Note: The cover story of American/Western Fruit Grower’s April issue featured growers and researchers in Pennsylvania who are involved in a Penn State University Conservation Innovation Grant (CIG) project to develop growing systems that will allow greater orchard mechanization and labor efficiency in the near future. This story highlight some of the technology that is part of this transition to mechanization, and how the state’s apple industry responded to changing market trends in order to make this happen. Much of the information for this article comes from a “Specialty Crop Innovations: Progress and Future Directions” report published by Penn State Extension.
Until recently, nearly three-quarters of Pennsylvania’s apple crop was destined for the processing market. However, as the industry moves toward more fresh-market production, this transition has required a greater focus on fruit quality and getting full production in a quicker period of time.
Increased productivity, however, comes at a cost. High-density orchards require supplemental tree support that adds greatly to their initial investment. Average establishment costs for a high-density block in the Mid-Atlantic region are between $8,000 and $10,000 per acre compared to traditional low-density systems that cost $2,500 to $3,000 per acre to establish. Early and significant yields — a key benefit of high-density production — are critical in achieving maximum economic return and expedited payback in these systems.
The investment is well worth it, however, especially when it comes to future savings in labor. “Transitioning to uniform, high-density orchards will put growers in the best possible position to take advantage of new labor reducing technologies as they are developed,” says Matt Harsh, a fruit and vegetable grower in Smithburg, PA.
A New Orchard Blueprint
While it is a well-known and generally agreed-upon principle that smaller trees require less labor because they require less pruning and minimize ladder use, few high-density training systems were developed with labor efficiency in mind, and fewer still to facilitate the use of labor-saving mechanization. In fact, Jim Schupp, associate professor of pomology at Penn State’s Fruit Research and Extension Center, has declared at several industry meetings the past few years that fruit growers need to rethink their planting systems and make them more compatible with the potential benefits that mechanized orchard technology can provide.
A few years ago, tree fruit researchers at a fruit production workshop developed a “blueprint” of a successful intensive apple system (the blueprint includes dwarfing rootstocks and high tree density; quality nursery stock; supported canopies; single rows of tall narrow canopies; a canopy shape that complements natural tree form; minimal pruning; and minimal branching structure). In order to be economically productive, the orchard needs to achieve high light interception without creating dense areas in the canopy. Over time horticulturists found that when an orchard system is entirely within the reach of a person on the ground, one of two bad things happens: Either the canopy is productive but too dense, causing a loss of fruit quality, or the canopy is too small, causing loss of yield. The solution has been to increase canopy volume without condensing the canopy by growing the tree taller, while keeping it narrow and orienting the rows in a north-south direction wherever possible to minimize cross-row shading.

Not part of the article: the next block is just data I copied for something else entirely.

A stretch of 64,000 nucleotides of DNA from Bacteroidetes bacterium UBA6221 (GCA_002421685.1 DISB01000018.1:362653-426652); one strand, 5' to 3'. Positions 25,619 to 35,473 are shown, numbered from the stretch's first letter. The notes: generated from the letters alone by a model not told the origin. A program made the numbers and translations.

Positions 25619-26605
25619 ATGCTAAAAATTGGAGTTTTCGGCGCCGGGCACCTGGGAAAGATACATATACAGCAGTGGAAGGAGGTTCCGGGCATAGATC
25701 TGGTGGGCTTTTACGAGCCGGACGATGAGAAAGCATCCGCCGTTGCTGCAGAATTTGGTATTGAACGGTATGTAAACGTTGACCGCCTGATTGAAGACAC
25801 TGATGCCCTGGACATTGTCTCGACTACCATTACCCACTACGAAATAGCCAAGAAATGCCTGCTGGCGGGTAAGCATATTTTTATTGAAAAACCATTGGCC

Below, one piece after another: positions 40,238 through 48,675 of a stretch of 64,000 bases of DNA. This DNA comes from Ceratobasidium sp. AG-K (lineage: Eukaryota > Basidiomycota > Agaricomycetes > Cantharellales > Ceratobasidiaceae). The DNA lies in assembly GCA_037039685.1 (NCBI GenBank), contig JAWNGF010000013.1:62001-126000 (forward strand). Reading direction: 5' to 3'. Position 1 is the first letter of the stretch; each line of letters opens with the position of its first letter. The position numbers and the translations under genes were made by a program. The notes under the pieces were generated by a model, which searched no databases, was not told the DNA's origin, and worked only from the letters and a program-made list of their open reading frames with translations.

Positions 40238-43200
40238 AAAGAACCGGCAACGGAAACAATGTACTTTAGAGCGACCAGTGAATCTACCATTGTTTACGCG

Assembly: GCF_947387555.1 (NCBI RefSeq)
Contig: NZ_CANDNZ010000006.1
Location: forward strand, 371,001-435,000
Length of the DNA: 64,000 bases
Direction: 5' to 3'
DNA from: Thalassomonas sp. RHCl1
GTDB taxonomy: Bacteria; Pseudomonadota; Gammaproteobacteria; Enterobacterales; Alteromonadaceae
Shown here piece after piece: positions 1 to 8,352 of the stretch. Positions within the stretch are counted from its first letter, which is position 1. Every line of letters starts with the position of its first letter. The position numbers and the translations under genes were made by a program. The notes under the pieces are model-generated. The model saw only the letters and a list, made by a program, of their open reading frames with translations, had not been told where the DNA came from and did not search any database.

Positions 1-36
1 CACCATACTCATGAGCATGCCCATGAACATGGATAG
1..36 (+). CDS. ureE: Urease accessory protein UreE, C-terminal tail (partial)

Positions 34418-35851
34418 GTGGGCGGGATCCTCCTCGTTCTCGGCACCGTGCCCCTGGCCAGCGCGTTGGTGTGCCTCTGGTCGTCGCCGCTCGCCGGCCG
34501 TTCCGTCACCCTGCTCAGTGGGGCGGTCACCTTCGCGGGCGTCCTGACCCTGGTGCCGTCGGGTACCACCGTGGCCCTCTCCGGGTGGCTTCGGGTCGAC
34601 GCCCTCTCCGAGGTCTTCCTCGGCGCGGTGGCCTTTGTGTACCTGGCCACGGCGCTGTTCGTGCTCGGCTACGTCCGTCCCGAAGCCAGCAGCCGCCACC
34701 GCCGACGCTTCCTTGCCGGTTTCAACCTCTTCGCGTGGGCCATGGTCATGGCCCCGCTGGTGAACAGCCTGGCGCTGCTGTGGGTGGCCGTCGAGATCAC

According to Schupp, these narrow fruiting wall systems can provide several advantages:
• The tall narrow tree wall is horticulturally sound, and its biological efficiency surpasses the performance of most existing systems.
• Sunlight and labor have the same reach. With narrow canopies, you can address both problems of light distribution and platform labor reach simultaneously.
Once this blueprint was established, the next step was to develop the Conservation Innovation Grant (CIG) project, covered in the April issue of American/Western Fruit Grower. The CIG plantings are evaluating the effect of two high-density apple growing systems on productivity, fruit quality, and labor efficiency. The trees are being trained to form either a continuous tree wall, or a cone-shaped canopy with discrete gaps in the tree tops. Labor efficiency between the two systems is being compared using both ladders and a mobile platform. The large number of CIG trials and the relatively large size of the plantings will also provide adequate space for evaluating additional labor saving technologies developed through two USDA Specialty Crop Research Initiative (SCRI) projects funded in 2008. By blending this research into the CIG demonstration project, researchers hope to increase the visibility of the results and speed industry adoption of new practices as they develop.
To watch videos of Jim Schupp, as well as Pennsylvania fruit grower Bruce Hollabaugh, discussing how CIG plantings will benefit the apple industry,.
To learn more about the technology being developed for these systems, go to the next page of this story.